• Either the lawyers are on retainer (paid a set fee for legal services) or are direct employees of the company (the company where I work does this). While it's probably a hefty sum in either case, it's most likely more cost-effective in the long run.
  • So, according to this article, Samsung could sell their own phones in the US with their own Exynos chips, with no problems. Wouldn't that be nice. I guess that's why it was no problem to use their own Exynos chips in the S6 and the Note 5, instead of the Heatdragon 810. Shoots the sh*t out of the BS argument that Samsung has to use Snapdragon chips in the US, doesn't it?
  • Yup. Shows that Samsung definitely has a choice, at least based on this information. There may be other factors or preclusions, but I have thought it curious that the Exynos didn't end up I'm the US version of the S7 or the S8.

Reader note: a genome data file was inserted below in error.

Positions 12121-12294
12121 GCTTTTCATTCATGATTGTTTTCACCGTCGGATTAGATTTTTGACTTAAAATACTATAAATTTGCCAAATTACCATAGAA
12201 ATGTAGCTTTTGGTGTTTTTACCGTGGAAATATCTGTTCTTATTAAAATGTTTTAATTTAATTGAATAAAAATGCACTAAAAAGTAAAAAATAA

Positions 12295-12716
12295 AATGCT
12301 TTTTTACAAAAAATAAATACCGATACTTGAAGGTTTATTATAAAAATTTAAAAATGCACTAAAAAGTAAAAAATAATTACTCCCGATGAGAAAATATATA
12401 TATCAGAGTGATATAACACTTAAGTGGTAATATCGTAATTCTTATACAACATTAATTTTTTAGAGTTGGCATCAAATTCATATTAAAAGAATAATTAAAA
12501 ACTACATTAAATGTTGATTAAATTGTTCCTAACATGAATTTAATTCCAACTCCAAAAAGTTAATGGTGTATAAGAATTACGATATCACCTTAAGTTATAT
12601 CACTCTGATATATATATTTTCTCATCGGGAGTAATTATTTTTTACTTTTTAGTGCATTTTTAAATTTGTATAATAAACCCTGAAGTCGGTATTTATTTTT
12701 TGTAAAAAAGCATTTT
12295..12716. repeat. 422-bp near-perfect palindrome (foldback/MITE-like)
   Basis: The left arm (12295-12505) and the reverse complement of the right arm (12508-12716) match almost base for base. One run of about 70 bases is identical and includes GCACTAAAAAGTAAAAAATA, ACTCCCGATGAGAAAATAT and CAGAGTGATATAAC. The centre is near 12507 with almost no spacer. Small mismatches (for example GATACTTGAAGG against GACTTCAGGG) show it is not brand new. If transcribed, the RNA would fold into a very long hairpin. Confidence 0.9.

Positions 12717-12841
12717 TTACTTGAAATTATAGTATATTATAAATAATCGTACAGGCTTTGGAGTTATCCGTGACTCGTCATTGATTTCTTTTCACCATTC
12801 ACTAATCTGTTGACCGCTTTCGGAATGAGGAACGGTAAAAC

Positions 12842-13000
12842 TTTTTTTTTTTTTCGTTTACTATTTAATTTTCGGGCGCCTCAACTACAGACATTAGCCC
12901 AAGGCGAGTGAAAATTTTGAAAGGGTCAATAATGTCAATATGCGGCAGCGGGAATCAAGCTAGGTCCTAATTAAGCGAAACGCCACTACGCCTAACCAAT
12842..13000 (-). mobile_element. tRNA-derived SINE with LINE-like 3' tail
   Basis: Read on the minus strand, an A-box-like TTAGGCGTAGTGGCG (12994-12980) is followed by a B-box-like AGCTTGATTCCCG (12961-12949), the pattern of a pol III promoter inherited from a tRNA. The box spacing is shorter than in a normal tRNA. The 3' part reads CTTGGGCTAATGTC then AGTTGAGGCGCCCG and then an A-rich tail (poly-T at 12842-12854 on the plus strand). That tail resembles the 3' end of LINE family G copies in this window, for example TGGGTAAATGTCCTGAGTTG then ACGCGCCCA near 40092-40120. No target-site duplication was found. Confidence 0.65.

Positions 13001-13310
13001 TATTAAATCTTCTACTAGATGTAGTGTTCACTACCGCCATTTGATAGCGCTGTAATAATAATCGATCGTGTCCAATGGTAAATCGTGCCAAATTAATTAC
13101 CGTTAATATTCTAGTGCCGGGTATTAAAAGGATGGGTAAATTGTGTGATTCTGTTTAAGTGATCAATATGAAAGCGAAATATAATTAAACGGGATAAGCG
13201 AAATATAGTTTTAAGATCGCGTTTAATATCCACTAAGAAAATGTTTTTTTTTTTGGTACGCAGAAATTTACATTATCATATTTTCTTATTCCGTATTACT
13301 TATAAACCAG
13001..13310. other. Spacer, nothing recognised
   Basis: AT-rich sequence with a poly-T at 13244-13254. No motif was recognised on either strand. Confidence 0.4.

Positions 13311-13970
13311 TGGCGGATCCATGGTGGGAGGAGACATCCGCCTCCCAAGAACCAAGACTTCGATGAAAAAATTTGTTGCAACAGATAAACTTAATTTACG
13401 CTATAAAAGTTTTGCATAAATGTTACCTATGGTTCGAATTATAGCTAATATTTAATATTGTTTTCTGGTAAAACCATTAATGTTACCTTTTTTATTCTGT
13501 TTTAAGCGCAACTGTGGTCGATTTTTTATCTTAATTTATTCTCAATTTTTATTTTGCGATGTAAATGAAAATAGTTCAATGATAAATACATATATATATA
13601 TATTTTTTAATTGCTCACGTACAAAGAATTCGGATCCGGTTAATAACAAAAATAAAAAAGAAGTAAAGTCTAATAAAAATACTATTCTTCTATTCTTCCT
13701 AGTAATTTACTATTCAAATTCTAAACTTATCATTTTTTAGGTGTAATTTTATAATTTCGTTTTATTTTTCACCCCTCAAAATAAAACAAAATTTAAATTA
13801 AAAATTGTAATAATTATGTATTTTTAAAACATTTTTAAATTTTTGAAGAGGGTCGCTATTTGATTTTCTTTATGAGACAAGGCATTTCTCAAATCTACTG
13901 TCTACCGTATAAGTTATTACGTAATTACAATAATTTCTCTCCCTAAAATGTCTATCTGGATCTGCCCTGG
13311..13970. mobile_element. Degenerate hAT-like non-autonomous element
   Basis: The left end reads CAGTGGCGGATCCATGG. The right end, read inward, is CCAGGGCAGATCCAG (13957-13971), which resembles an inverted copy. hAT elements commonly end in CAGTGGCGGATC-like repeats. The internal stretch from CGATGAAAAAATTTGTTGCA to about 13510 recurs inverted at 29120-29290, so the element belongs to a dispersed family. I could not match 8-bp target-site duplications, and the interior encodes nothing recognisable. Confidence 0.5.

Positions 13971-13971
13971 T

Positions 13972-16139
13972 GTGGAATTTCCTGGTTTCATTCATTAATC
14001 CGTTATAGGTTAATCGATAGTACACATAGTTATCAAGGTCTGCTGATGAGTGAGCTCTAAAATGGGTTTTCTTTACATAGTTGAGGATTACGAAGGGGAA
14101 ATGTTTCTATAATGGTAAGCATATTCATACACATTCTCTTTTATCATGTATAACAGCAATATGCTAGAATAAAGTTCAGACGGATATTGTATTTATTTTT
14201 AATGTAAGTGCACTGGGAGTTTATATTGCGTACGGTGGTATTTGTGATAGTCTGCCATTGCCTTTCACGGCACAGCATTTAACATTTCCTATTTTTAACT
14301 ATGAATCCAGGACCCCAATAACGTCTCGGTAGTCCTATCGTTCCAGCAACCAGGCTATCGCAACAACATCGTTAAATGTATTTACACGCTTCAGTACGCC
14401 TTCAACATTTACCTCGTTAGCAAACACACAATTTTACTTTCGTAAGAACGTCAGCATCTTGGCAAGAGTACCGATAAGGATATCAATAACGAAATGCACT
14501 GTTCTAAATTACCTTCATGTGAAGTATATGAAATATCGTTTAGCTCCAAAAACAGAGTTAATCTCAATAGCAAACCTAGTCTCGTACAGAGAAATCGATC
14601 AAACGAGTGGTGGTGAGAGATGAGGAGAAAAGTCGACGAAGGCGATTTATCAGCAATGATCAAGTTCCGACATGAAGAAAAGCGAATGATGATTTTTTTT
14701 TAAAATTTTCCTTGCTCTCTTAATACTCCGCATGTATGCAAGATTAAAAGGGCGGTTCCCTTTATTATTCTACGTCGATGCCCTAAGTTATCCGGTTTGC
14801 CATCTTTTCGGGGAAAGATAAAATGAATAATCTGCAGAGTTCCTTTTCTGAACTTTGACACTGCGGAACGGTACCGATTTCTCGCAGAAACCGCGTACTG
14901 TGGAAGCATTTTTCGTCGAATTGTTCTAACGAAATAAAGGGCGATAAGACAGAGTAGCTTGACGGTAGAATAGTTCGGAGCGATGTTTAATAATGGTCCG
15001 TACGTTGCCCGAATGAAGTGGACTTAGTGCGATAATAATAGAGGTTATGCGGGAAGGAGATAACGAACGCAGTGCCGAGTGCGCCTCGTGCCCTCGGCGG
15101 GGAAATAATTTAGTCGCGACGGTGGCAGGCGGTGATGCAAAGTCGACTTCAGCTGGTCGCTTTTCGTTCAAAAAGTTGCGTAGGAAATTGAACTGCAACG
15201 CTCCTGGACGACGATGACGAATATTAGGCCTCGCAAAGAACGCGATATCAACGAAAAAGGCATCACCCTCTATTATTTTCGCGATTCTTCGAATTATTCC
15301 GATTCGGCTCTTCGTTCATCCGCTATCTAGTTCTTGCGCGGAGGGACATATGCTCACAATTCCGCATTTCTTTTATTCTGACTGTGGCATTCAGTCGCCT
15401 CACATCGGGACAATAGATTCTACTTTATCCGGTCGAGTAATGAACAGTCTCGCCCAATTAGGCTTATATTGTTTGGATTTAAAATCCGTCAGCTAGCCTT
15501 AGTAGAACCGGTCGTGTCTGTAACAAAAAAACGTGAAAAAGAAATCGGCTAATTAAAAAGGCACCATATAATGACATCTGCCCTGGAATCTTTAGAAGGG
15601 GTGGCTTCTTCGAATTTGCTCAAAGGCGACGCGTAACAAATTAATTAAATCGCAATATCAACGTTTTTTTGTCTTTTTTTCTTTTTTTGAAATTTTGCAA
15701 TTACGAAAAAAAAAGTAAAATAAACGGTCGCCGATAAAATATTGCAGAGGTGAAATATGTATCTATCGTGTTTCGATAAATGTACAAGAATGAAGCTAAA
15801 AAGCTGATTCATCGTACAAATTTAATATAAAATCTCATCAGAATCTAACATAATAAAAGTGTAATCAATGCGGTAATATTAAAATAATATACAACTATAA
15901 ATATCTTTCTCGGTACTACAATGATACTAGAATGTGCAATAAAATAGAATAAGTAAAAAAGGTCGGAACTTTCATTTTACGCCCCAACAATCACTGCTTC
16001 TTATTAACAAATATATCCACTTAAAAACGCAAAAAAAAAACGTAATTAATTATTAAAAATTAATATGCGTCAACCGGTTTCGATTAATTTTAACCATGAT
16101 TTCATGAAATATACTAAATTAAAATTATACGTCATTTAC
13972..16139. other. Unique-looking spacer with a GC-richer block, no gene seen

• Lets b fair, Samsung would have to charge extra to cover the added royalties to sell the Exynos chip in the US. How much extra? Who knows. Would you pay extra to have an Exynos chip in your phone?
  • You wouldn't, unless left with no choice because the alternative drops the ball (Note 5).
  • I don't defend Qualcomm very often but if Qualcomm signs a deal to use Samsung as a foundry, it's generally acceptable that the foundry will have a no-compete agreement to build clones of Qualcomm's chips, that's just common sense ethics.
  • except no foundry is going to last 20 years.